The UT System Board of Regents interviewed three finalists for the UT Presidency in a closed-door meeting Wednesday, but decided not to name the finalists.

The Board of Regents deferred action to name a finalist or finalists until later this month. The interviews, held in an executive session, included coversations with each candidate's spouse. Chairman Paul Foster said he expects finalists will be named within the month of March.

UT System Chancellor William McRaven recommended the Board of Regents delay their decision in order to perform more research on the candidates, according to a report from the UT System.

In late February, “Horns Digest”, an online sports journal, named four alleged finalists for the UT presidency. The journal named Greg Fenves, executive vice president and provost of UT, David Daniel, president of UT Dallas, and Andrew Hamilton, vice chancellor of the University of Oxford in England.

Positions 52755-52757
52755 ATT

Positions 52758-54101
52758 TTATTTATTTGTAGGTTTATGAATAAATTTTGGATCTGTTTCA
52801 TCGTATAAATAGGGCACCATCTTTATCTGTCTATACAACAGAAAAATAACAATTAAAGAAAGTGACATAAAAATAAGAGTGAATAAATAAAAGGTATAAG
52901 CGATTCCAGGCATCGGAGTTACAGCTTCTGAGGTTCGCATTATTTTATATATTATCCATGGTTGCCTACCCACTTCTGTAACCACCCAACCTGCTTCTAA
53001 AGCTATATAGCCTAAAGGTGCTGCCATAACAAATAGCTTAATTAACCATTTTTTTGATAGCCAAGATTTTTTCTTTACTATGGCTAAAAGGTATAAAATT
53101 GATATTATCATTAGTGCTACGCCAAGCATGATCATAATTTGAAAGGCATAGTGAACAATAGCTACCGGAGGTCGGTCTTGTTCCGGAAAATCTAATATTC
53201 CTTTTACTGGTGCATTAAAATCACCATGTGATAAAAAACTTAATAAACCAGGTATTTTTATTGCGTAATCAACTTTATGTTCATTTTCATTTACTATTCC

Foster said the premature realease of potential finalists' names is "frustrating and disappointing."

"I’m as frustrated as anybody whenever there are leaks," Foster said. "The search committee was a broad cross section of alot of different people and I don’t know where the leaks came from, I certainly dont want to point fingers at anybody, I wouldn't even know who to point my finger at."

Paul Foster, Board of Regents chairman, announced a new UT System website on Monday to accept nominations from the public for the next UT-Austin president. 

With President William Powers Jr. set to step down from his position in June 2015, the website provides a tentative timeline for the presidential search process and allows people to provide input about
Powers’ successor.